Classifieds | Place a class ad | PDF Edition | Home Delivery | How to cancel
By NICK BOWMAN
Daily News Staff Writer
The national renaissance of healthy, organic and local foods has worked its way to Ketchikan by way of a Saturday farmers market at Berth IV this summer.
The Tongass Community Food Alliance will hold six markets on Saturdays between June 22 and Sept. 14.
Ketchikan business owners, who have to compete with online retailers, have long had a buy-local mantra, emphasizing goods that came from Alaska or Southeast, but Revillagigedo Island consumers don’t have much choice when it comes to perishables.
At a Greater Ketchikan Chamber of Commerce luncheon on May 5, Ben Williams, of Alaskan and Proud Market, said Ketchikan grocers bring 50,000 pounds of fruits and vegetables into Ketchikan from the Lower 48 each week. Those products have been grown to survive a long trip from their growing site to the grocery section, often trading flavor and texture for thicker skins and longevity.
More products survive the trip as a result, which lowers their cost to consumers. Williams said A&P loses anywhere from 10 percent to 30 percent of fruits and vegetables barged to Ketchikan because of bruising or damage. Losses depend on the product; tomatoes are more susceptible to damage than potatoes or apples, which are hardier.
Williams said he’d like to sell more local products at A&P, but between the cost of land and energy it’s unlikely an operation large enough to supply local stores could get off the ground. But there is a market for locally grown produce, he said, as people become more aware of the benefits of buying locally.
"There is a big demand for organics, natural products, healthy products," he said. "More people are interested in a lifestyle with nutritional health involved."
Buyers are equally concerned with the health-and-wellness aspects of what they’re buying and price, he said. A&P once owned a grocery store in Juneau, which had a farmers market. Williams said the market was a success for the growers participating, but couldn’t meet the needs of grocery stores — excluding those who grew bean sprouts, which did very well — because of the costs of labor and land.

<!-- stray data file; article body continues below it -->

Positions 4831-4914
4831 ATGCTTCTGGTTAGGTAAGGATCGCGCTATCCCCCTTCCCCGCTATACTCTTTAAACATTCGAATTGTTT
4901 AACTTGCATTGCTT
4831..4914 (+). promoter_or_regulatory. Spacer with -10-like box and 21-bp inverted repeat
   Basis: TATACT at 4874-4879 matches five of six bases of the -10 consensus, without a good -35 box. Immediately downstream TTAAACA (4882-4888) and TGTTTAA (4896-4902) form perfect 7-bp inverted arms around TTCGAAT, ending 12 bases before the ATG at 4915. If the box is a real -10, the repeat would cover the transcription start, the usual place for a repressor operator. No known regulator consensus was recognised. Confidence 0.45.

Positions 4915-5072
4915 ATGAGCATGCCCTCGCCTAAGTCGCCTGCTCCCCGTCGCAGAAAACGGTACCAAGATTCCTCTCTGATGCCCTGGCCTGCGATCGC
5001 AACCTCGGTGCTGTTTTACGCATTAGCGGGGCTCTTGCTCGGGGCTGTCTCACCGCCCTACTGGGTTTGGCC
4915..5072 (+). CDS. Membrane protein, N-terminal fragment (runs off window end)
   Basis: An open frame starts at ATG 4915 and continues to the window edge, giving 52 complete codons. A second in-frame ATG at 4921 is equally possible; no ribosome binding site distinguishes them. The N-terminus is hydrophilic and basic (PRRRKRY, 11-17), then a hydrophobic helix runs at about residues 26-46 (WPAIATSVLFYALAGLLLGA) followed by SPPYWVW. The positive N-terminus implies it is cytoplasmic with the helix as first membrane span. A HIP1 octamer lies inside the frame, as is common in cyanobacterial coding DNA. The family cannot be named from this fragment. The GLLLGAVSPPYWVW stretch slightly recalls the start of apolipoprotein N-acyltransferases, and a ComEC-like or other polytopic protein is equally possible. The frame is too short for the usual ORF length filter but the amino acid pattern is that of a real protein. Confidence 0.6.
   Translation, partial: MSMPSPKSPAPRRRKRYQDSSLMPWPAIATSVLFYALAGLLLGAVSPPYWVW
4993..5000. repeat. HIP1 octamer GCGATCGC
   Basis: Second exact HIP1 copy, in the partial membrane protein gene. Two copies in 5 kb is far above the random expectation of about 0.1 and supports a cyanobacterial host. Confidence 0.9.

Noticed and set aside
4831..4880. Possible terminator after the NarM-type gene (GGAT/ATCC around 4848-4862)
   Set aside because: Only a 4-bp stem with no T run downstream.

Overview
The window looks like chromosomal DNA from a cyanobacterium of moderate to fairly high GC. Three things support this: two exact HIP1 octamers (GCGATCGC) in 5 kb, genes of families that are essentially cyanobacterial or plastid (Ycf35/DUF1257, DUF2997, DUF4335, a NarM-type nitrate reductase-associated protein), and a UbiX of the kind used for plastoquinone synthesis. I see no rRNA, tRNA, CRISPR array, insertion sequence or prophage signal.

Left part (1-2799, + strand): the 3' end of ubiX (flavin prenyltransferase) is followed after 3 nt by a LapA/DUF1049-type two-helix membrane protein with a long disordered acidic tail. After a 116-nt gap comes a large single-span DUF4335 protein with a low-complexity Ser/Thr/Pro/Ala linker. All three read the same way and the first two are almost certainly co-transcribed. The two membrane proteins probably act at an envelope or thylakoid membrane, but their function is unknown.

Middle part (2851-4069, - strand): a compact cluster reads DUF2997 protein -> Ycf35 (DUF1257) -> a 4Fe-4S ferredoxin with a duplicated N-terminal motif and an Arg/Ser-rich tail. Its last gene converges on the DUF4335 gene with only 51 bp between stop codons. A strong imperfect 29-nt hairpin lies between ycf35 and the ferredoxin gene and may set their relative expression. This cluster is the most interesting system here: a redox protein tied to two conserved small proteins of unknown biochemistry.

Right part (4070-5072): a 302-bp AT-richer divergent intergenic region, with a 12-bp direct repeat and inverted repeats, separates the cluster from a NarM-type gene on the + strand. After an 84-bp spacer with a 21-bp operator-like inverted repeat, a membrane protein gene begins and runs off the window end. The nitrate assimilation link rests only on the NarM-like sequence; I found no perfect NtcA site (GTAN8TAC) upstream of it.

"If a person can solve those problems," he said, "there is definitely a market in this community."
Vegetables grown for personal use or for a farmers market don’t have to make long journeys, and their growers usually don’t have to meet a bottom line. Kalvin and Kerri Traudt have been gardening in Ketchikan since they moved here from Nebraska in 1991.
The Traudts grow potatoes, carrots, beets, onions, leeks, chives, several types of lettuce, cabbage, kale, cauliflower, beans, peas, zucchini, spinach, parsley, cilantro and a number of other plants using raised, square-foot-based beds.
"We garden square foot," Kalvin Traudt said at the luncheon. "It’s a wonderful application for here in town. You could have a 4-by-4 raised bed, and there’s 16 squares in there, and theoretically you could raise 16 different things."
At their North Tongass home on May 7, Kerri Traudt said raised beds make it easier to control drainage, weeds and pests — especially the slugs that thrive in Ketchikan’s wet, cloudy climate. Cans of Miller High Life were tucked into corners of the wooden beds to lure the slugs away from the plants. She said the slugs are attracted to beer — although not Miller High Life specifically.
"I share with the slugs," Traudt said, adding that gardeners who don’t keep an eye on their cans could end up getting a mouth full of slug.
Raised beds also help with heat transfer, allowing plants like beans, which require more heat than carrots or beets, to grow more easily in Ketchikan. The far ends of the growing season stretch from April to September for the Traudts, who start planting in the spring while keeping the beds covered.
"You can start a lot of stuff in April if you cover it up and take the time," Kerri Traudt said. "If you cover it and get a little bit more heat, you get a much better germination rate."
She said that carrots can be left in the ground until late September.
Differences in the taste between home-grown and store-bought vegetables are often cited as a reason to grow vegetables at the home, and the Traudts had the same story.
"It’s all just so much different," Kerri Traudt said. "It’s real. You can actually taste the food and not get the chemical taste."
At the luncheon, Kalvin Traudt said some tastes are so different that they give pause to the uninitiated. Some years ago, his daughters were confused by the salad they made using a large lettuce grown in the yard.
"We chopped the lettuce and had a nice salad, and both the girls took one bite and said, ‘What’s wrong with this lettuce?’’ Traudt said, "and I said ‘That’s what it’s supposed to taste like.’"
Along with the taste, Traudt enjoys the lifestyle of locally sourced food. "There’s nothing wrong with going out and catching a salmon or having a steak ... and going out and getting a fresh bunch of lettuce and have a salad," he said. "That, to me, is what it’s all about."
Bett Union-Jakubek, organizer of the TCFA farmers market, said she was turned onto local and organic foods by her daughter, who is an organic farmer in the Lower 48. Union-Jakubek said she lost 25 pounds while living in Portland, Ore., and eating food from a nearby farmers market.
"We’re protein-heavy here," she said. "My freezer is full of venison and shrimp and crab and salmon, but not produce."
She said she was spurred into organizing the farmers market by the success of the market at last year’s Blueberry Arts Festival and the advice of her daughter, who "raised the bar and educated me about eating organically and, ideally, locally."
Along with produce, a variety of eggs and other local products will be available from more than a dozen vendors at the market, which opens on June 22. Its other dates are July 6, July 20, Aug. 10, Aug. 24 and Sept. 14.